Wildlife gardening - Mammals

Making the garden friendly for mammals

 

Whether you live in a rural village or a town, there will always be mammals that visit your garden. Many of them, like hedgehogs, only come out at night so they are not often seen, but others can be seen in the day time. In some towns urban foxes are a fairly common sight and can even be seen basking on lawns.

 

If you think you have small mammals visiting your garden, but haven't seen any yet, you can find out what they are by checking for footprints. To encourage mammals in your wildlife garden, put out some food - peanuts or a bit of tinned dog food - and put a thick layer of sand by it so that which ever animal eats it leaves their footprints behind. You can get guides on animal tracks that will help you to identify who your visitor is.

Hedgehogs

 

Hedgehogs live all over the UK and although they are quite common they are not seen very often because they are mainly active at night (nocturnal). They are solitary animals and don't defend a territory.

 

By encouraging them into your garden you have a good garden helper, as they will eat many pests, thereby saving you the trouble of dealing with many of them yourself.

 

Breeding

Hedgehogs breed once or twice a year, producing litters of about five hoglings. The babies will stay in the nest for five weeks, until they are weaned.

Hedgehogs are usually seen at night

What they eat

Their favourite foods are beetles, caterpillars, earthworms, slugs and snails but they will also eat fallen fruit, cereals, fresh meat and pet food. A source of fresh water is very important, especially in hot weather.

 

If hedgehogs are visiting your garden, you may hear them rustling and snuffling through the garden borders, and sometimes knocking over plant pots, in their search for food. If the garden is lit by street lights you can sometimes see them trotting about amongst the plants and over the lawn. Hedgehogs are noisy eaters and you may hear them grunting and chewing up worms and beetles before you see them.

Hedgehog dropping

Hedgehog droppings

Hedgehog droppings

If you havenít seen the hedgehog itself, you can often tell one has visited because it will leave droppings here and there as it explores the garden. Hedgehog droppings are black and shiny, cylindrical and about 4cm long. You might see parts of insects in them, especially wing cases.

 

Getting in and out of the garden

You can encourage hedgehogs into your garden by ensuring that they can get in and out. Dig gaps under the fences between you and your neighbours and the hedgehogs will find them and crawl through.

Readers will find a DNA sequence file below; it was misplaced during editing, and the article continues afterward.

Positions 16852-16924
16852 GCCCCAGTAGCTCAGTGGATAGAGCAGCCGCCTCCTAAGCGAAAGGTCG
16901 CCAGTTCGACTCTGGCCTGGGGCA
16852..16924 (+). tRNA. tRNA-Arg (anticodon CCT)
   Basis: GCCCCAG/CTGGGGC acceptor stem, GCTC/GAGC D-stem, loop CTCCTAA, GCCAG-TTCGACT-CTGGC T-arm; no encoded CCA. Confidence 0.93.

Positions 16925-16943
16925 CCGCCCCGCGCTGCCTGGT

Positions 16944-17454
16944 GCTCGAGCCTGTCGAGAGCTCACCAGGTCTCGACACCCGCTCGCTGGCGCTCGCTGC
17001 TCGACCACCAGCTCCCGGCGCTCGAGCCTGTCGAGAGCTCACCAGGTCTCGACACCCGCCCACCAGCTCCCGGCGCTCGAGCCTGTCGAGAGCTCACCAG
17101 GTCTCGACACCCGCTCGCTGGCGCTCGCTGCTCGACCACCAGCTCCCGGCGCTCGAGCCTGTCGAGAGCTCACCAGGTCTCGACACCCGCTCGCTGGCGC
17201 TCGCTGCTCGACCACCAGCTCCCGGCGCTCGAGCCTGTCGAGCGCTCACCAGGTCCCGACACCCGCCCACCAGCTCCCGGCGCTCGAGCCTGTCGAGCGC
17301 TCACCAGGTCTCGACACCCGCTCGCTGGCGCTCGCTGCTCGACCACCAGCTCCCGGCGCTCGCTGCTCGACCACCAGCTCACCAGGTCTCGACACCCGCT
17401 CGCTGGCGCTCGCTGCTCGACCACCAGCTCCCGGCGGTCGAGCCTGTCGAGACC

Ways to help hedgehogs

There are several other ways that you can make your garden more hedgehog-friendly. Here are some things you can do.

 

Compost heaps

Hedgehogs like to make nests in piles of fallen leaves and at the bottom of compost heaps, so be extra careful when youíre gathering autumn leaves or turning the compost heap because there may be a hedgehog in there, or even a whole family. It would be easy, and very sad, to injure or kill more than one hedgehog with just one thrust of a garden fork.

 

Strimmers and lawn mowers

If someone is using a strimmer or lawn mower to cut long grass or undergrowth, check first to make sure there isn't a hedgehog hiding in there. Hedgehogs can be very badly injured or killed by strimmers and lawn mowers.

 

Dogs

Dogs may try to chase and kill hedgehogs so if you let your dog out in to the garden last thing at night, turn an outside light on for a few minutes before going outside to warn the hedgehog and give it time to move to safety. That, or put the dog on a lead for the first few minutes.

 

Ponds

If you have a pond, make sure that one side is sloping so that if a hedgehog falls in, it can climb out again. While hedgehogs can swim for short distances, if there is no way for them to get out of a pond they will drown.

 

Log piles and hibernation

Make a lose pile of logs, with some gaps so they can get in, and cover it with fallen leaves. Hedgehogs may use it for hibernation or nesting.

 

Hedgehogs will also nest or hibernate in piles of wood, including the piles being readied for burning. If youíre planning a bonfire, make the pile in a different spot to the one youíre going to burn in, and add the burnables to it so that any hedgehogs in there donít get incinerated.

 

Hedgehogs may wake up from hibernation during warm winter spells and theyíll need something to eat if they are to survive till spring. If you know that you have a hedgehog visiting, nesting or hibernating in your garden put some food and fresh water out during the warmer spells in winter. Tinned dog food is acceptable, but donít put out milk as this can upset their stomachs.

 

Fresh water

If you don't have a pond, always put down a dish of fresh water - a 5-7cm plant pot saucer would be fine. Do this all year round and hedgehogs will know it is there and come to drink from it.

 

The Red Fox

The red fox is a wild dog and although they aren't seen very often, they are common in the UK. It is easily recognisable, being the size of a small dog with thick ginger-red fur and a long, very bushy tail with a white tip. Foxes are usually solitary but occasionally form groups for a short time.

 

Breeding